One year on, Theresa May is isolated in her court

One year ago Theresa May was crowned new leader of the Conservatives, hailed as the Margaret Thatcher incarnate who would serve as a safe pair of hands during a period of Brexit-fuelled uncertainty. But now she is engulfed by a political maelstrom. Though Tory MPs pretend they believe in May as their party leader, the loss of the slim Conservative majority in an unnecessary election means regicide is imminent.

As was said of former PM John Major: Theresa May is in office, but not in power.

Whilst the resignations of May’s co-chiefs of staff Fiona Hill and Nick Timothy formed an attempt to appease backbenchers, the Prime Minister is now isolated having previously surrounded herself only with these most trusted of advisors. After failing to consult her Cabinet during the writing of the manifesto, its members now demand she take a ‘collective approach’ to government; May no longer has any authority.

Her Cabinet reshuffle demonstrates this – Chancellor Philip Hammond was heavily tipped for replacement if the Prime Minister won her majority, yet he remains. May has also appointed a First Secretary of State – trusted Ashford MP Damian Green – to essentially act as bridge between her and the Parliamentary Party. This begs the question, if May doesn’t have the authority to reshuffle her own Cabinet as she pleases, how can she have the authority to conduct the Brexit negotiations? As was said of former PM John Major: Theresa May is in office, but not in power.

Seemingly, Mrs May has found a magic money tree to buy a ‘confidence and supply’ arrangement with the Democratic Unionist Party. Though this move may have secured the Prime Minister’s short-term survival, it is likely to further jeopardise her position in the long-term. This is not least due to the DUP’s stance on abortion and gay marriage. Ruth Davidson – who May certainly needs on-side given her deliverance of the Tory’s best results in Scotland since 1983 –  tweeted a link to an Amnesty Pride lecture she gave in Belfast as an indirect criticism of these beliefs. She has already demonstrated her influence in receiving assurances from May that the arrangement with the DUP will not lead to any erosion of LGBTQ+ rights.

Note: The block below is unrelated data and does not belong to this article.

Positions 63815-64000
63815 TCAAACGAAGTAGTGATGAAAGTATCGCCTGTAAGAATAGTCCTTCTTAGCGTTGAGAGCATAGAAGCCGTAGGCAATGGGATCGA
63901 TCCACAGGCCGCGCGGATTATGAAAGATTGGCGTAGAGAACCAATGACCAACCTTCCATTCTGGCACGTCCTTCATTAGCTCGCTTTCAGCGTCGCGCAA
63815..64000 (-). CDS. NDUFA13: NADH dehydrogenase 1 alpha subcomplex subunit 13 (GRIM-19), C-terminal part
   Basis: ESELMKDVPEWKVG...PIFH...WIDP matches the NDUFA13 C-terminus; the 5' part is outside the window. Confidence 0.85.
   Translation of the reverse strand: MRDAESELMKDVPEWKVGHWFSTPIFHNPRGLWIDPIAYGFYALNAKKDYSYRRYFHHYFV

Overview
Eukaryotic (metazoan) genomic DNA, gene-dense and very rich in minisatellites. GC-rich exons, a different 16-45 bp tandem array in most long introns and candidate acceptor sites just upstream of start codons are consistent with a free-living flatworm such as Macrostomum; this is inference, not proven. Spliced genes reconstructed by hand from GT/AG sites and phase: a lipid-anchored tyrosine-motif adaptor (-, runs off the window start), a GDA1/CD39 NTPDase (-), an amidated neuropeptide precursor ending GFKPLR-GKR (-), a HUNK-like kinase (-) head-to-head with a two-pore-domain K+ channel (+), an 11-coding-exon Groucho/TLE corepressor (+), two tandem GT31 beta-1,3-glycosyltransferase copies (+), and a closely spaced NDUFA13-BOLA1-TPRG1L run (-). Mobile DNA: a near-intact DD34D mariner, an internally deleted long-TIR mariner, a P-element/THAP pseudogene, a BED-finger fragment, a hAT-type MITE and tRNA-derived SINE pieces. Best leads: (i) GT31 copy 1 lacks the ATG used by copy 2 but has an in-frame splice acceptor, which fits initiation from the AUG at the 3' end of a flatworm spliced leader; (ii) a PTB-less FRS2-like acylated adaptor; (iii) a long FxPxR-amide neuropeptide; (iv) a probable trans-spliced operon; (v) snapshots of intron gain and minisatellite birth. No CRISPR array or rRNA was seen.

The thirteen seats acquired in Scotland also give Davidson the leverage she needs to pressure May into a softer Brexit. More widely, whilst before being subdued by May’s high poll ratings, Conservatives preferring a soft Brexit now feel they have the opportunity to force the Tories into a more moderate position on the European Union. But Eurosceptics in the party are keen for May to stay on, fearing another leader may distance the Tories from their hard Brexit pledge. Old wounds over the European question are reopening for the Conservatives only a year after a referendum which was meant to put the issue to rest.

The Grenfell tragedy has also profoundly damaged May. Her initial decision not to meet with the survivors of the fire led to accusations of a lack of compassion. In contrast, Corbyn was pictured hugging residents. The disorganised response from the national government in dealing with the disaster has chipped away at the image the Tories like to project – one of being the default party of competence. Instead, they are once again viewed as the ‘Nasty Party’. It is ironic that this image should return under May who first warned the party of this in 2002.

So in just a year, May has gone from being the most popular Prime Minister ever, to losing a majority in an election she was meant to have won by 20 percentage points and being left alone in the top job. As Tory MPs tell reporters they support their leader, they are only delaying the inevitable coup. Theresa May is marginalised and the Conservatives are bitterly divided.